Once others are involved, it is no longer your private world, and you can never get it back. Be warned that people who play your game will do things you never intended: raze towns, kill important characters (in horribly graphic ways), rewrite character personalities, newbie adventurers will slay epic monsters. Worse, the players will append your world with bizarre locations while removing your favorite places from the map. They will ‘read between the lines’ and discover absurd ‘truths’ about your world.

If you work with a publishing company, the alterations to your world start before the product even reaches the consumers. Very few publishers will accept a work without checking to make sure it fits into their existing product line. Most publishers will offer at least a few suggested changes. In most cases these changes are valid improvements if you’re willing to let others have a hand in your creation.

Publishing and sharing your world with others can be a wonderful social experience that is impossible with private writing, but it requires letting go of your world so that others can enjoy it on their own terms. You have to decide for yourself if it is worth the tradeoff.

 

Setting Reasonable Goals for your Product

 

How many adventuring parties would wander out into the wilderness without supplies, maps, or even a goal just to see what will happen? (OK, too many parties actually do this, but what would become of them if they didn’t have a GM to get them back on track?) Yet, many aspiring game designers start out “just to see what will happen.”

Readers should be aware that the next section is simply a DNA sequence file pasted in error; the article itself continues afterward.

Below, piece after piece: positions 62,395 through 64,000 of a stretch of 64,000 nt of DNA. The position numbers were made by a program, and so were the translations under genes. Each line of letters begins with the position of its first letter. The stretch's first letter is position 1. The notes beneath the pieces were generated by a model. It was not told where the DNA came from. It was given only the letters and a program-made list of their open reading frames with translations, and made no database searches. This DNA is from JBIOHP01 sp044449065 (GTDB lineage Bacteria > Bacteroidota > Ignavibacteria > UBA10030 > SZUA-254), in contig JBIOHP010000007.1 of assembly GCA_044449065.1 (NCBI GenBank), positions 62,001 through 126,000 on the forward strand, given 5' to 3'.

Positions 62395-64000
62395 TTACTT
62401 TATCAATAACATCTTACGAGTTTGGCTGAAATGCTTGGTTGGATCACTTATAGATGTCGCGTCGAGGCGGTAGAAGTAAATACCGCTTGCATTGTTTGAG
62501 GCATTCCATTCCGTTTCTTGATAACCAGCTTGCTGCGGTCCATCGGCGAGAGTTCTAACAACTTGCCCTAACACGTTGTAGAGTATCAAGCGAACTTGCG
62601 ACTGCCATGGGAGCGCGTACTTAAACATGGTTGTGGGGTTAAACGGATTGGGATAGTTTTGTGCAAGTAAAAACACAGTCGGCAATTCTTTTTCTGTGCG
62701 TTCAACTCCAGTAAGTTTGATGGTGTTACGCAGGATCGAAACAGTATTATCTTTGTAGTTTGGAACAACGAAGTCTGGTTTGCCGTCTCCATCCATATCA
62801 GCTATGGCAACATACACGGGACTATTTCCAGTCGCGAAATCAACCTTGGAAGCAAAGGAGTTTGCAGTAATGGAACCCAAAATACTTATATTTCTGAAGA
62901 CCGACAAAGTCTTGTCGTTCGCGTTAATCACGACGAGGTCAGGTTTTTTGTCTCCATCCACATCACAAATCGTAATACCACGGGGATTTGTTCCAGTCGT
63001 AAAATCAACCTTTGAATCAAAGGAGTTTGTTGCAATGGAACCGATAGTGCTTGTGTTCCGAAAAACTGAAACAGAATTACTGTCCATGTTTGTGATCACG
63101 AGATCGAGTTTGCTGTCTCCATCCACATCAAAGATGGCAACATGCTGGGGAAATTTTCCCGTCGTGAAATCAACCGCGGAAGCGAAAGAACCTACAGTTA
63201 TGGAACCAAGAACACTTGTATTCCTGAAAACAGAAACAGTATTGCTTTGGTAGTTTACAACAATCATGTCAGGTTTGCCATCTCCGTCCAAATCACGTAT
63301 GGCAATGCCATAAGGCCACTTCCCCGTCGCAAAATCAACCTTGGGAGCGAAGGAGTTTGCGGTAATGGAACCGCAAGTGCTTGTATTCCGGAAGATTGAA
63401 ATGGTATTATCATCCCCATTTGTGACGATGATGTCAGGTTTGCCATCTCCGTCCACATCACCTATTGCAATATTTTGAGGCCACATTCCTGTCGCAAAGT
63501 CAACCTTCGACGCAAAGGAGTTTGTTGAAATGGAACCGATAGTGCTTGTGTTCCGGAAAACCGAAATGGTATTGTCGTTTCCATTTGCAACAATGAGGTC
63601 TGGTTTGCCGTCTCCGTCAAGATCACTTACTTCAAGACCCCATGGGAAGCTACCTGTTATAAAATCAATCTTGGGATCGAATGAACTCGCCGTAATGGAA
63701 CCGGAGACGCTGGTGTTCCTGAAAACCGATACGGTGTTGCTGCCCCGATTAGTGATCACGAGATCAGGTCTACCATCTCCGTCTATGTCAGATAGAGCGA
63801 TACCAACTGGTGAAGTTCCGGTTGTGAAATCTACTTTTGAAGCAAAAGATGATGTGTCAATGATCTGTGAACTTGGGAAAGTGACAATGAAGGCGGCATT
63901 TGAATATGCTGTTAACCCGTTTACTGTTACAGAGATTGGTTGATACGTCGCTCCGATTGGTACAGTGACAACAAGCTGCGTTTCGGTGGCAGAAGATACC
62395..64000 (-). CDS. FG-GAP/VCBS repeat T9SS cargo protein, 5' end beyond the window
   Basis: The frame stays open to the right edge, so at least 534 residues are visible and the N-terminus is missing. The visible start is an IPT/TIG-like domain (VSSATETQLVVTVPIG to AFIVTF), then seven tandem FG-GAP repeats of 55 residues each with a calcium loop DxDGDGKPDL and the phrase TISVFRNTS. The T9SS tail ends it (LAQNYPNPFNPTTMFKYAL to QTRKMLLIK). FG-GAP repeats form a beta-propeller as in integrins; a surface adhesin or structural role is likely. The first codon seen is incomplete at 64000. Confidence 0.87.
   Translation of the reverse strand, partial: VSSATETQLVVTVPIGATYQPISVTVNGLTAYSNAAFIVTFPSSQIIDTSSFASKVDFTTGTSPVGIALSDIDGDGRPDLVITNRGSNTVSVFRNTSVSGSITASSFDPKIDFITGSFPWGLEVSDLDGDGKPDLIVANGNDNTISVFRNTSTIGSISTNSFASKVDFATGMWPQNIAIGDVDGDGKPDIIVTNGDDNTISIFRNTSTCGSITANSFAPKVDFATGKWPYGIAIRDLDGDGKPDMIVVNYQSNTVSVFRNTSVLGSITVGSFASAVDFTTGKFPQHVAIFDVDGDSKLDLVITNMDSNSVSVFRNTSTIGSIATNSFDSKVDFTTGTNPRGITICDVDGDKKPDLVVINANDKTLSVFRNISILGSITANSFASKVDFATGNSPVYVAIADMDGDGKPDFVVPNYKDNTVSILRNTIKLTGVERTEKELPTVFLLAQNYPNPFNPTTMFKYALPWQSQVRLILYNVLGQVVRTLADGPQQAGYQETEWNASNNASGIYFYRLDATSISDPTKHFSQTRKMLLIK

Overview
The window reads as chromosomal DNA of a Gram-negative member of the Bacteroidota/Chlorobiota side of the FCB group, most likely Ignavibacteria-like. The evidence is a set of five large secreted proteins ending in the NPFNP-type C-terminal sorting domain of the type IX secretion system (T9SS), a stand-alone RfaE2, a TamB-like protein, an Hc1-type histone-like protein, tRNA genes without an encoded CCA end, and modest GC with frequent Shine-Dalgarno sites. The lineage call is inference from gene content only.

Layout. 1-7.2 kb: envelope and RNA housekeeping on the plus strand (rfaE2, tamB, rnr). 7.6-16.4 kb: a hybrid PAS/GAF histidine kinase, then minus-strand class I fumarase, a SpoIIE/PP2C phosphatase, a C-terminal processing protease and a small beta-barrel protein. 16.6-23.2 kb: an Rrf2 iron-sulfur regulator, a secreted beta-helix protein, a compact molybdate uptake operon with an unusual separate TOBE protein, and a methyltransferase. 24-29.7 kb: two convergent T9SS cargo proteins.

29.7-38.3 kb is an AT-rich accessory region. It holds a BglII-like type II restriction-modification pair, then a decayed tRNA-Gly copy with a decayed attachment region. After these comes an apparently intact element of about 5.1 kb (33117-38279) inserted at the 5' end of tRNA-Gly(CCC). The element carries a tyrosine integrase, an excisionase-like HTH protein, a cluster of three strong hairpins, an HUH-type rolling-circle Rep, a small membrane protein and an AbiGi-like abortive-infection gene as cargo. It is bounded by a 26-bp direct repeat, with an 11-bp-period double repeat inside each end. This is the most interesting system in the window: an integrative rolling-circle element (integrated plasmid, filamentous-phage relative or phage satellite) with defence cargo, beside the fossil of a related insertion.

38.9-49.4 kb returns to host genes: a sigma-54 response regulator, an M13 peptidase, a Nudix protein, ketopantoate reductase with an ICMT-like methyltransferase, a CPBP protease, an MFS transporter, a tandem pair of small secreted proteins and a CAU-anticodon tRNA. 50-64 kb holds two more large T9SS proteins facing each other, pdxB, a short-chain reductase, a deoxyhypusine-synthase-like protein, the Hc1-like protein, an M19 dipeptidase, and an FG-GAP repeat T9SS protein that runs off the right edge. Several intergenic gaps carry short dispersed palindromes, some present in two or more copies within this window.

Without a goal and a plan to work towards that goal, your game is unlikely to get past the stage of a collection of notes and sketches. With a clear goal in mind, you can evaluate the different options available to you and determine which ones will help advance your plan. There are many things you can try which will be fun to do, but won’t necessarily help your game succeed. There is nothing wrong with strolling down these side roads during your journey, provided you’re aware that you’ve strayed from your course and never forget your final goal.

Even if you get caught up in the side treks and your game never makes it past the planning phase, that doesn’t mean it is a failure. If your goal is to create a game that you and your friends can have fun with, then a collection of notes and sketches is all you need, and any effort you put into going pro will be moot.

At the other extreme, if your goal is to get your game printed, exactly the way you envision it with 300 full-color glossy pages, then you can’t complain if you end up with an empty bank account and 420 unsold copies in your garage because turning a profit was never part of your goal.